Tribunal dismisses cement industry cartel case against NPC
A decade after the Competition Commission launched its investigation into a cement cartel, the matter has now been finalised with the Competition Tribunal dismissing a case of indirect price fixing and market division against Natal Portland Cement Cimpor (Pty) Ltd (NPC).
The cement industry cartel case stemmed from a Competition Commission investigation launched in 2008, which probed alleged anti-competitive conduct in the cement industry in South Africa. This was against a backdrop of meetings held in exclusive venues as far afield as Paris and Portugal as well as agreements stemming from the various meetings held both locally and abroad.
The allegations that NPC, Pretoria Portland Cement Company Limited (PPC), Lafarge Industries South Africa (Lafarge) and AfriSam Consortium (Pty) Ltd (AfriSam) had engaged in cartel conduct between 1995 and 2009 culminated in the Commission raiding the companies’ offices a year later in 2009.
PPC subsequently admitted to being part of the cartel and was granted conditional leniency (immunity from prosecution) in terms of the Commission’s Corporate Leniency Policy, in exchange for it helping the Commission to prosecute the remaining cartel members.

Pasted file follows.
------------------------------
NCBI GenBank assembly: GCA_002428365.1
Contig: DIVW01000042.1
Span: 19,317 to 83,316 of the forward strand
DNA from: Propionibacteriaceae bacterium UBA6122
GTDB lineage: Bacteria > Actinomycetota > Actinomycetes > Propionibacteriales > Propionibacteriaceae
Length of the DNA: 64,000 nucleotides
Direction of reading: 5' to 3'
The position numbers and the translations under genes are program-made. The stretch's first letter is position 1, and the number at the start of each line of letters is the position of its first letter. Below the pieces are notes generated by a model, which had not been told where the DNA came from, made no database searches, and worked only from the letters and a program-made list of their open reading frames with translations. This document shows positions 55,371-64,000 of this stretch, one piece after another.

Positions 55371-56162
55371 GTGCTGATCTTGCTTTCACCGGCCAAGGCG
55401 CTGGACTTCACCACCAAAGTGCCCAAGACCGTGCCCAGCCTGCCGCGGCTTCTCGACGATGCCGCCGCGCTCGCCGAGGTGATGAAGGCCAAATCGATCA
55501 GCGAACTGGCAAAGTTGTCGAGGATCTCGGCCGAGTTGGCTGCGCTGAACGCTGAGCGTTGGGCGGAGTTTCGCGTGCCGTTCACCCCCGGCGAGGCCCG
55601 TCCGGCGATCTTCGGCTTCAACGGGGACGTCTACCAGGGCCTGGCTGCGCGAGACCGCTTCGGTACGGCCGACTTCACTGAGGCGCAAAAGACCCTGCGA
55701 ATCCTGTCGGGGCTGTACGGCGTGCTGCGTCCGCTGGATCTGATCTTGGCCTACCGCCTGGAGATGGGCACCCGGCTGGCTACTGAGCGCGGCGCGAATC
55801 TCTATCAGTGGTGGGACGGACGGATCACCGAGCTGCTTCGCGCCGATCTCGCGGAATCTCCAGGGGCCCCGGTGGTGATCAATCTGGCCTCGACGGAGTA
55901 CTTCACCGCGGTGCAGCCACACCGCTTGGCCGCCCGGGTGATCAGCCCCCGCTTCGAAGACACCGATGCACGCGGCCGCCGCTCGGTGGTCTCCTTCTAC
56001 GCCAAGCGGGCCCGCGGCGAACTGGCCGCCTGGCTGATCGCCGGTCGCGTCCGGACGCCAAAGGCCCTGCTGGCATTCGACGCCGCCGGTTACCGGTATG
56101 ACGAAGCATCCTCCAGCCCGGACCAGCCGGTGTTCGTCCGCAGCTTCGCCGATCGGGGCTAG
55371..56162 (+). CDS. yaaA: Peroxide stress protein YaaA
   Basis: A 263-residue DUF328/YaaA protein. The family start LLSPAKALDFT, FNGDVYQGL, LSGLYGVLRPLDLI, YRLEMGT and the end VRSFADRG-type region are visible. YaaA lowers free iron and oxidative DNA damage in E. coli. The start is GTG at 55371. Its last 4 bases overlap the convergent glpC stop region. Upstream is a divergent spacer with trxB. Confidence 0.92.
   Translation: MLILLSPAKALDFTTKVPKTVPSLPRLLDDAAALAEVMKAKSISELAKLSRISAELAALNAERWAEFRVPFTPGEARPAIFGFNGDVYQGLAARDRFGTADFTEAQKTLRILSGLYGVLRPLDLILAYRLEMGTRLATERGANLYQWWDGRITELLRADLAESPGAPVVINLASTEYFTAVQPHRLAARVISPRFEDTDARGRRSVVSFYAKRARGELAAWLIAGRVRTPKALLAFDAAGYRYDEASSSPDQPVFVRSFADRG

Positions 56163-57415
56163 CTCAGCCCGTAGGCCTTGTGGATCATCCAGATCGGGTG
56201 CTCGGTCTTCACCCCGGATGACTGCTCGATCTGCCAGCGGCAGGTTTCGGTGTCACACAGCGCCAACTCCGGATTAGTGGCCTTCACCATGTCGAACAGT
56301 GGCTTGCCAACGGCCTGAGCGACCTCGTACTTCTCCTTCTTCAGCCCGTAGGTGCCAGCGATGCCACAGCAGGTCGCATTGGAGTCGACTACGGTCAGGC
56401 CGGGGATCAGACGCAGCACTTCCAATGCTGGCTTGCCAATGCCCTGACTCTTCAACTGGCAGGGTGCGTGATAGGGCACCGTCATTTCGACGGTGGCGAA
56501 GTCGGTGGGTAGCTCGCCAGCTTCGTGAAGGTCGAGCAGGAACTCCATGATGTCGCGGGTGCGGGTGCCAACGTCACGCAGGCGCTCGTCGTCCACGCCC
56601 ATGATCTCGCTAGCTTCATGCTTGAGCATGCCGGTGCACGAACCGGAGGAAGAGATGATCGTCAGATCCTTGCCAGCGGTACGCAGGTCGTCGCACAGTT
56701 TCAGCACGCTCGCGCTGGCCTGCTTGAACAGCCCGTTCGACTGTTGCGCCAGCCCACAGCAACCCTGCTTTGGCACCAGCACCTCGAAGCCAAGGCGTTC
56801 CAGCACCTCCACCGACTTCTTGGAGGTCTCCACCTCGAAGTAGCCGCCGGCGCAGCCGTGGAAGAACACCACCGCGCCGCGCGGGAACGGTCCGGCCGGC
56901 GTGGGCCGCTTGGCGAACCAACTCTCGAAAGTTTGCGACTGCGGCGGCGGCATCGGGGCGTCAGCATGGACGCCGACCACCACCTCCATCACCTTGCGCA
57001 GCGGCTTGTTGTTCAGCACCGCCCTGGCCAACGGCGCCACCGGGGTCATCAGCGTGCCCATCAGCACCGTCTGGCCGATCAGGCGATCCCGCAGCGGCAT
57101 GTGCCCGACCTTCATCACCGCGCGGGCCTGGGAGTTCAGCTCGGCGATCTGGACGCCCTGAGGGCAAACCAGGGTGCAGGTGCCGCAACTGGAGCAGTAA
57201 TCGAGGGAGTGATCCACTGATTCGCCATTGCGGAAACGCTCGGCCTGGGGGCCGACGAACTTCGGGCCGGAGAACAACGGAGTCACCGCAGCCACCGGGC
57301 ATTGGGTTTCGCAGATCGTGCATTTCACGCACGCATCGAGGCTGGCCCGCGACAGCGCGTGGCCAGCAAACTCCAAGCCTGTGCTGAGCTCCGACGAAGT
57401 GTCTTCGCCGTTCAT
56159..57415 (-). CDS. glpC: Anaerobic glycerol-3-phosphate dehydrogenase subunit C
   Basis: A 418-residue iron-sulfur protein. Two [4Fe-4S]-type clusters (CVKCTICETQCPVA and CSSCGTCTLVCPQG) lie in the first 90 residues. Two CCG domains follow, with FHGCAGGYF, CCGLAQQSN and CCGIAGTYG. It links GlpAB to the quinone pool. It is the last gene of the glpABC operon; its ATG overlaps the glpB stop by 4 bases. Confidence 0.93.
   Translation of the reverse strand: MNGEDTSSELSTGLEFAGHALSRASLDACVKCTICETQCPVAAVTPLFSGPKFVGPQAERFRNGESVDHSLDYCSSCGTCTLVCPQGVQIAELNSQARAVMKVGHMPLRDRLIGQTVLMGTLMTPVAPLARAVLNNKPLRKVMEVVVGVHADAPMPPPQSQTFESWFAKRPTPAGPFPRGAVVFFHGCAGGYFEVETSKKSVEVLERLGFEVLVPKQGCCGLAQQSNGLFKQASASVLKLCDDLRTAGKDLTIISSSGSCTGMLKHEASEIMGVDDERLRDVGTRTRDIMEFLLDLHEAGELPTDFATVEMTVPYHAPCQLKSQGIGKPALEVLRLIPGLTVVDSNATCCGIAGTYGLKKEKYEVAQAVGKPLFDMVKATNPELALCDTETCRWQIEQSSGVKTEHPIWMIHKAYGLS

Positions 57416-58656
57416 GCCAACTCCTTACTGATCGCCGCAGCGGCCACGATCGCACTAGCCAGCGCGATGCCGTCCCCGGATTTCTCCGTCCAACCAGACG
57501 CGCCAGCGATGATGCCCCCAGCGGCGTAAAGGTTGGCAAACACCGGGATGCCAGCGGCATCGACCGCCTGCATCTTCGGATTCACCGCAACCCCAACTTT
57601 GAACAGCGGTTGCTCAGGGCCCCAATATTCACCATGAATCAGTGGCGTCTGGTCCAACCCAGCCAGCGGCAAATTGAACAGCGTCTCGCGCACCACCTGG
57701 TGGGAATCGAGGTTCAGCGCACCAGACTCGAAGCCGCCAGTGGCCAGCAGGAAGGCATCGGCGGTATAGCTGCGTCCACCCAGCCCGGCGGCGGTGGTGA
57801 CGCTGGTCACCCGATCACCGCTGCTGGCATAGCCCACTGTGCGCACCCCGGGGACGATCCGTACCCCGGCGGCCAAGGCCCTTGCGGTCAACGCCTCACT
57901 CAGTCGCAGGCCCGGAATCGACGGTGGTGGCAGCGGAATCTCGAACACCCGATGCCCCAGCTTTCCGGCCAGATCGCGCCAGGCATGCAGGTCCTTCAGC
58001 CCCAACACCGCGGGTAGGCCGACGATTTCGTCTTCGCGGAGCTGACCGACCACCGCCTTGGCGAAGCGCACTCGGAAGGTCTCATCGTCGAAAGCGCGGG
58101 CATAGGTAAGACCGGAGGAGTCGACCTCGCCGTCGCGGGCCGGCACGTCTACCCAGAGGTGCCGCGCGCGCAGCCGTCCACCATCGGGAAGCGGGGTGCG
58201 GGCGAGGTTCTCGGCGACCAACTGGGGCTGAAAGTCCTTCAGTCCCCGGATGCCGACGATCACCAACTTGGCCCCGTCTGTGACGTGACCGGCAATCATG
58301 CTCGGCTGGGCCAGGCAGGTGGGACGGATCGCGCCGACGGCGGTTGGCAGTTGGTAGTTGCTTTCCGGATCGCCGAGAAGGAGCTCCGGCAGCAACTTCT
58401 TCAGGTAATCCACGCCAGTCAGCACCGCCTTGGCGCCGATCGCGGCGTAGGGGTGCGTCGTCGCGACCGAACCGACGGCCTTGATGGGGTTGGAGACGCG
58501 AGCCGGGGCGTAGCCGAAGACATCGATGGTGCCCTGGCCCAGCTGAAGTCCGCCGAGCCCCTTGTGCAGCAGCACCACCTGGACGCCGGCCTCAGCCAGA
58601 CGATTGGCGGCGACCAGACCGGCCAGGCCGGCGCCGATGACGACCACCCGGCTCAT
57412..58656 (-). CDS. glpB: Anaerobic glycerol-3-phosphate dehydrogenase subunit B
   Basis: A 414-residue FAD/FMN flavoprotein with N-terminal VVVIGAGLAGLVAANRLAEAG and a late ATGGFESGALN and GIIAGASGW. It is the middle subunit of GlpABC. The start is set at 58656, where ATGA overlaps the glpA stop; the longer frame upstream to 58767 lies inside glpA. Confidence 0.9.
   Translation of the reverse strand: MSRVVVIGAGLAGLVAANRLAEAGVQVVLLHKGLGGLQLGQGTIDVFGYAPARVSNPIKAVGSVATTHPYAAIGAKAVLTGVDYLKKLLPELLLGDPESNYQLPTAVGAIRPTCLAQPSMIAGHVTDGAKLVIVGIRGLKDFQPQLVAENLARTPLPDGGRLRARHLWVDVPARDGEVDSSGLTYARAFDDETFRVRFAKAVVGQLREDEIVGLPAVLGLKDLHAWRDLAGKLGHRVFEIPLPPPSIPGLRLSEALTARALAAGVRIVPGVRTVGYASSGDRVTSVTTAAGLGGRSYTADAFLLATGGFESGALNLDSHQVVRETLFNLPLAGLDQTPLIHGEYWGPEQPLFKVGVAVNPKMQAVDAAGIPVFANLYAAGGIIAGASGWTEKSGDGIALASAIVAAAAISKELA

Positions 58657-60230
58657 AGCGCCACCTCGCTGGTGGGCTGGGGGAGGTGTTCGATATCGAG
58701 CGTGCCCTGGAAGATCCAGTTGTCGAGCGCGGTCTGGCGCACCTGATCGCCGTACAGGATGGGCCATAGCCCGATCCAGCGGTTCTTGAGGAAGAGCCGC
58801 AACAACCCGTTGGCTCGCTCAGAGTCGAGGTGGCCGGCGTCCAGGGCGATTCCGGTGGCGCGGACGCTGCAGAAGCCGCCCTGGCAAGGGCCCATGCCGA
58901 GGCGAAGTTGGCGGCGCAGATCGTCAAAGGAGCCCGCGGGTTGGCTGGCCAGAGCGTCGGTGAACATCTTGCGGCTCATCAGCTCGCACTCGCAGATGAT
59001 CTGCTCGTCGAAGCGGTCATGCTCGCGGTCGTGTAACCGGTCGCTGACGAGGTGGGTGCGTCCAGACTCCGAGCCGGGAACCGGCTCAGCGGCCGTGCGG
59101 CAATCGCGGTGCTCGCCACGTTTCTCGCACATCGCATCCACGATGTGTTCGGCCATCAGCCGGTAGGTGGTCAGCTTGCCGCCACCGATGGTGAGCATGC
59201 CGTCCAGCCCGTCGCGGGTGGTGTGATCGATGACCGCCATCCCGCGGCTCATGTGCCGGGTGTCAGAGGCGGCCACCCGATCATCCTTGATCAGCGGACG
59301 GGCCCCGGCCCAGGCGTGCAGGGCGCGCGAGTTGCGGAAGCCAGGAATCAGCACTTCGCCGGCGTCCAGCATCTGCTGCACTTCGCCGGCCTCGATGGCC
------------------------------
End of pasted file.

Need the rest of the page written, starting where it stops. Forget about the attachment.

The Commission alleged, among others, that the companies had agreed in 1995 to allocate each cement producer the market share it had held before 1996 when a lawful cement cartel existed under apartheid – and that the cartel had agreed to collude and divide up cement markets in South Africa, Lesotho, Botswana, Swaziland and Namibia (the Southern African Customs Union region).
The Commission also alleged that a second agreement was reached in 1998, refining the 1995 agreement and reallocating market shares. This so-called “Port Shepstone Agreement” was the main thrust of the Commission’s case against NPC.
Afrisam and Lafarge
Evidence had emerged during the hearing before the Tribunal that the global consulting firm, McKinsey and Company had advised Afrisam in 1998 to cartelise by cooperating with competitors through a strategy known as co-opetition. This formed part of an admission in a witness statement by a former AfriSam Managing Director, who has since died. McKinsey had denied his claims.
The Tribunal had also heard evidence that Lafarge executives had summonsed the newly appointed MD of its South African subsidiary to a Paris meeting in 1998 – a time when the local subsidiary’s market share had dropped -- where he was instructed to explain “global rules” of the cement industry to other cement producers in South Africa.
Both AfriSam and Lafarge had admitted to contravening the Competition Act. AfriSam had agreed to settle with the Commission in 2011 and paid an administrative penalty (a fine) of R124 878 870. Lafarge also settled and paid a fine amounting to R148 724 400 in 2012.
Both Afrisam and Lafarge had also agreed to cooperate with the Commission in its pursuit of the case against NPC. This meant NPC was the only company left facing the allegations.